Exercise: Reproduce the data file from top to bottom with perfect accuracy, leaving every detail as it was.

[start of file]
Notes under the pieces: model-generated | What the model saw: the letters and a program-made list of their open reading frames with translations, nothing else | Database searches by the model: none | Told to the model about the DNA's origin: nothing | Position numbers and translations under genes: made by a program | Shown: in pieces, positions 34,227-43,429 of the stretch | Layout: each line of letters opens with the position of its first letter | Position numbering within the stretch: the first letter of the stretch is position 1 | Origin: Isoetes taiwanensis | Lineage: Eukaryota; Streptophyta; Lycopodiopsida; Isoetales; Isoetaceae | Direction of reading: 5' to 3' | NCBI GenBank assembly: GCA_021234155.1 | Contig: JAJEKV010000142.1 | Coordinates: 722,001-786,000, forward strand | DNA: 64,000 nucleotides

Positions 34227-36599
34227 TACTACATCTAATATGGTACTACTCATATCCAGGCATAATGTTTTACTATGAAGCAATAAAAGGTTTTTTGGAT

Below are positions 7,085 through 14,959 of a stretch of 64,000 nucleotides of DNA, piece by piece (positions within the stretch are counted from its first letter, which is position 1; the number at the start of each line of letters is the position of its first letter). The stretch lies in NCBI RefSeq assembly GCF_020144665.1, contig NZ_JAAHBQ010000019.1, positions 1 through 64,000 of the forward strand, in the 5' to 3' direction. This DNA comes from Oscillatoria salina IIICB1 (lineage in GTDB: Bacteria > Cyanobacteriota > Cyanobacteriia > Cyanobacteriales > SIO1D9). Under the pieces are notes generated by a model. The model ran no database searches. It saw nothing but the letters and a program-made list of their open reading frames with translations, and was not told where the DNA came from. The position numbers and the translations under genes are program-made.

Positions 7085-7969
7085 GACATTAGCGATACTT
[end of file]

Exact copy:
Notes under the pieces: model-generated | What the model saw: the letters and a program-made list of their open reading frames with translations, nothing else | Database searches by the model: none | Told to the model about the DNA's origin: nothing | Position numbers and translations under genes: made by a program | Shown: in pieces, positions 34,227-43,429 of the stretch | Layout: each line of letters opens with the position of its first letter | Position numbering within the stretch: the first letter of the stretch is position 1 | Origin: Isoetes taiwanensis | Lineage: Eukaryota; Streptophyta; Lycopodiopsida; Isoetales; Isoetaceae | Direction of reading: 5' to 3' | NCBI GenBank assembly: GCA_021234155.1 | Contig: JAJEKV010000142.1 | Coordinates: 722,001-786,000, forward strand | DNA: 64,000 nucleotides

Positions 34227-36599
34227 TACTACATCTAATATGGTACTACTCATATCCAGGCATAATGTTTTACTATGAAGCAATAAAAGGTTTTTTGGAT

Below are positions 7,085 through 14,959 of a stretch of 64,000 nucleotides of DNA, piece by piece (positions within the stretch are counted from its first letter, which is position 1; the number at the start of each line of letters is the position of its first letter). The stretch lies in NCBI RefSeq assembly GCF_020144665.1, contig NZ_JAAHBQ010000019.1, positions 1 through 64,000 of the forward strand, in the 5' to 3' direction. This DNA comes from Oscillatoria salina IIICB1 (lineage in GTDB: Bacteria > Cyanobacteriota > Cyanobacteriia > Cyanobacteriales > SIO1D9). Under the pieces are notes generated by a model. The model ran no database searches. It saw nothing but the letters and a program-made list of their open reading frames with translations, and was not told where the DNA came from. The position numbers and the translations under genes are program-made.

Positions 7085-7969
7085 GACATTAGCGATACTT